"I would like it," she concluded finally, and when he raised a skeptical eyebrow she continued. "I would look at it," she said, pushing him aside to caress the waxed inscription lovingly, as the names really were hers and Robin's, "and remember the time in my life when I was a successful businesswoman… And engaged to the richest man in the world… And…" She trailed off, looking up into Sam's eyes with an expression of terrified realization, and burst into hysterical tears. "I was going to be so rich!" she moaned, clawing at her face with her hands. "But I blew it, because I'm a loser!"
Repressing a snort of amusement, Sam pulled her into a hug. He felt bad, of course, but he could never quite take her seriously like this - when she lapsed into her overblown displays of anguish. She was, he acknowledged sadly, not particularly happy, but he didn't believe that her hysterics were a true manifestation of it. It seemed to him that she was actually trying to be entertaining, refashioning herself into a grotesque caricature so as to create distance from the real sadness that lurked beneath the surface of things.
"You poor kid," he said.
"So rich," she repeated. "So rich and happy."
"I think," he said, tilting her head up to look at her eyes, "you would have just been rich."
At his words she froze, her face contorted in thought. "Yes, you're right," she conceded, pausing for a moment before allowing herself to succumb once again to dramatic sobs. "But I'd rather be rich and miserable than poor and miserable! I have nothing to live for!"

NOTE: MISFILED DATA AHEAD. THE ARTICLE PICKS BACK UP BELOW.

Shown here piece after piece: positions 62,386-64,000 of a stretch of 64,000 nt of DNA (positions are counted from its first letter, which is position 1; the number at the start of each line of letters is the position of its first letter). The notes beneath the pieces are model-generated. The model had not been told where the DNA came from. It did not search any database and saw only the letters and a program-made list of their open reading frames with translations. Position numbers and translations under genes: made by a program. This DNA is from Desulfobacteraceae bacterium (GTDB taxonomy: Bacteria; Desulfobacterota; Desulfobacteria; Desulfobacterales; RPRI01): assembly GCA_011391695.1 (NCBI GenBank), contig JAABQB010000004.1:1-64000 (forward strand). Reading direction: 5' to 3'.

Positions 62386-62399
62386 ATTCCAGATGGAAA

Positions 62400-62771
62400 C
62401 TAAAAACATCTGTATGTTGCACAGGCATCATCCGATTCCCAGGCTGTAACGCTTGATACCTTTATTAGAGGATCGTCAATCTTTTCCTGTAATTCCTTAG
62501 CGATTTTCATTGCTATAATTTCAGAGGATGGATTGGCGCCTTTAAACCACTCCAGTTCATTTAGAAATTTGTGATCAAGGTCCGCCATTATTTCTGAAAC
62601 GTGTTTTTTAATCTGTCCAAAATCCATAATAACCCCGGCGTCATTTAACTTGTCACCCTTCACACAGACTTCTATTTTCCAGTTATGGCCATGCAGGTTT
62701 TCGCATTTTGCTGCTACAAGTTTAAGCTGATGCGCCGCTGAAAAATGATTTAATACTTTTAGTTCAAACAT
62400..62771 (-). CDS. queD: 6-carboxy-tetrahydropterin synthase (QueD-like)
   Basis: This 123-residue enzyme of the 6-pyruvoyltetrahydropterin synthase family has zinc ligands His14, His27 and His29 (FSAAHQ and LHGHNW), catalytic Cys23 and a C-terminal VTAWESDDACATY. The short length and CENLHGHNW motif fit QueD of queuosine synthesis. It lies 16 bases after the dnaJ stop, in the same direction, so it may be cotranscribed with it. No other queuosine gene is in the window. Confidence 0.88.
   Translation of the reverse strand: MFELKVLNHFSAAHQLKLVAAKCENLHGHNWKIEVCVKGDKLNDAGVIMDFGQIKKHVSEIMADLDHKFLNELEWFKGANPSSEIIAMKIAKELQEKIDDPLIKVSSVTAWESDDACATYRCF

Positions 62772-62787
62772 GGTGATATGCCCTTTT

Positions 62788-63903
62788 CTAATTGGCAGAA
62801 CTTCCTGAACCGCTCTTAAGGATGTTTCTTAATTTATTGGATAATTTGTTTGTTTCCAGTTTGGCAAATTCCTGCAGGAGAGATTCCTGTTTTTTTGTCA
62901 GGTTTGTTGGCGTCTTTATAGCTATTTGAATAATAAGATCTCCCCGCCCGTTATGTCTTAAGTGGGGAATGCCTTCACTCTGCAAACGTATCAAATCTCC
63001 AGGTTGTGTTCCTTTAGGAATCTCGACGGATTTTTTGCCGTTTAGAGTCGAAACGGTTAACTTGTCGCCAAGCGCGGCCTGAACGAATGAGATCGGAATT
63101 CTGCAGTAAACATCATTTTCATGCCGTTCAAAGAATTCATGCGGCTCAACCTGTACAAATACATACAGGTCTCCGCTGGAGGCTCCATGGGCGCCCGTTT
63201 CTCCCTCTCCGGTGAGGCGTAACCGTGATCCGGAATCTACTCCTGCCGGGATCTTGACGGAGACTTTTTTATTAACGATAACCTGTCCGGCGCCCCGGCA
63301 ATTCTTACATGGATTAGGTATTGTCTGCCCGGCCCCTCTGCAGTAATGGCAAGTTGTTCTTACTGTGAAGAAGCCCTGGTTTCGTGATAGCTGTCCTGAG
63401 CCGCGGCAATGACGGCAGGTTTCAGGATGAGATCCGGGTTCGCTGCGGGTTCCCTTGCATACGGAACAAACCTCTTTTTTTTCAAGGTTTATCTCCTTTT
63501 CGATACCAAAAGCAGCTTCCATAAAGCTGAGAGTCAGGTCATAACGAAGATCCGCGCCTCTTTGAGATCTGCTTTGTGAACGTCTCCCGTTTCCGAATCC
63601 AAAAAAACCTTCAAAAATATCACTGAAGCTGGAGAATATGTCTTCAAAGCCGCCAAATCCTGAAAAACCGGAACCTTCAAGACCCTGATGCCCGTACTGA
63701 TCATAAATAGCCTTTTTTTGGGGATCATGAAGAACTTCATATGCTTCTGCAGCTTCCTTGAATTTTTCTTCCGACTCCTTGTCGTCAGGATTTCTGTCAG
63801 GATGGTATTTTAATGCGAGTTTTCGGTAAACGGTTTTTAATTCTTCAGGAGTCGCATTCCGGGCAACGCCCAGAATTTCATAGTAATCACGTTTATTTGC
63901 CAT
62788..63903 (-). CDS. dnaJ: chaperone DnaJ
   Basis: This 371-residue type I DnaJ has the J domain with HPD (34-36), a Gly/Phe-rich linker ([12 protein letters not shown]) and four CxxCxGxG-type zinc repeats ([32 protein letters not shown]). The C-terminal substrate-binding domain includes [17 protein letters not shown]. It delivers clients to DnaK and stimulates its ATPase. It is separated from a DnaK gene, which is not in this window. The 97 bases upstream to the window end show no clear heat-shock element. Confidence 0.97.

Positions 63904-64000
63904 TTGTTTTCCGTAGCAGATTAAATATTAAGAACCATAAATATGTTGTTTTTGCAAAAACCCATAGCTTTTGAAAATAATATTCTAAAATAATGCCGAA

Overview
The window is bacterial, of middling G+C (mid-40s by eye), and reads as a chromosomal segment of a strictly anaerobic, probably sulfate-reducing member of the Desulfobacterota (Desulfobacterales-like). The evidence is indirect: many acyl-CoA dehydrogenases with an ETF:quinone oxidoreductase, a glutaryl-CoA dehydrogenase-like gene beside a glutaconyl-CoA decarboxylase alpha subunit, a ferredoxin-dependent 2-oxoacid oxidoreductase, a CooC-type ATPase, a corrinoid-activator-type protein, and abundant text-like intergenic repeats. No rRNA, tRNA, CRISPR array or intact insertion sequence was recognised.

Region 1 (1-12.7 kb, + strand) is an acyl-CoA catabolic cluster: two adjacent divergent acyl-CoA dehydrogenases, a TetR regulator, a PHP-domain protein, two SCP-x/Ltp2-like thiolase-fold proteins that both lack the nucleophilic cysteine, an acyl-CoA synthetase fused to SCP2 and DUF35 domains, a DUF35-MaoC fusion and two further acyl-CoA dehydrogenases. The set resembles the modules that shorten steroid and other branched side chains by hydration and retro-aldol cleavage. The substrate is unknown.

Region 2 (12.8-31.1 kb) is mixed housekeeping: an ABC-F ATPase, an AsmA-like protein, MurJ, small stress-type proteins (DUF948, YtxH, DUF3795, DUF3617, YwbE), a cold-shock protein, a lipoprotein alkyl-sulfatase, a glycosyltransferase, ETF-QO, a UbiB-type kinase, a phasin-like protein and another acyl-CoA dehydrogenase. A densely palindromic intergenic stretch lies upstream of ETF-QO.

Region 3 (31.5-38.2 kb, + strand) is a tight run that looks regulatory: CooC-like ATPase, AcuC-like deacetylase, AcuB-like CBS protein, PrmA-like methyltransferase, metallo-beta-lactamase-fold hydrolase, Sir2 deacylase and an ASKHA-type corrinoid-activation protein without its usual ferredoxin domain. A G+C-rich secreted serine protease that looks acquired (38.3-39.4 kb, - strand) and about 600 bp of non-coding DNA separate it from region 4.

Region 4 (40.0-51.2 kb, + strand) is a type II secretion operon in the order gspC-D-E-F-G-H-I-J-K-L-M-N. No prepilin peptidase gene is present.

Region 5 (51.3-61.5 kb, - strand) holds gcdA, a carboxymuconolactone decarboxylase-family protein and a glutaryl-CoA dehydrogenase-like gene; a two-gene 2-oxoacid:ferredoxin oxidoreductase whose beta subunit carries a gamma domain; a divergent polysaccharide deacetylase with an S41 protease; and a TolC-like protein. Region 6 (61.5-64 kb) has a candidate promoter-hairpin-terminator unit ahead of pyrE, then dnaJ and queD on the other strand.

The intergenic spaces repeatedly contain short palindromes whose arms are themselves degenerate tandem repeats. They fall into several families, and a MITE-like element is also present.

Now he laughed for real, a sharp, bark-like sound, and she met his eyes with a morbid smirk, knowing he was not being cruel. "Of course you do," he consoled her. "You have your friends, and the bar –"
"The bar I burned down."
"Well, we fixed it, didn't we? Come on, you have a lot going for you."
"I have nothing," she insisted.
"Well, then I have nothing too," he said snidely, "because all I've got is the same stuff you do."
"That's true!" she exclaimed, seeming momentarily unburdened. He smiled at her.
"See?" he said. "It's not so bad."
"You're a loser too!" she cried gleefully, and pulled him into a tighter hug. "Oh Sam, I'm so glad we're friends."
"Me too," he grinned, patting her on the back. After a moment they broke apart, and he refocused on waxing the bar while Rebecca watched him.
"You're really getting rid of it?" she said.
"Honey, we just went over this. I don't want to see this here any more than you want to see Robin Colcord… Or Evan Drake… Or –"
"But that's different," she protested. "Robin was rich."
"So was Diane," he countered, but when the words left his mouth they struck him immediately as absurd, inane. Although it was true, he had never once given it much thought – and, he remembered with a vague smile, she had of course eschewed her mother's money to go her own way, anyhow.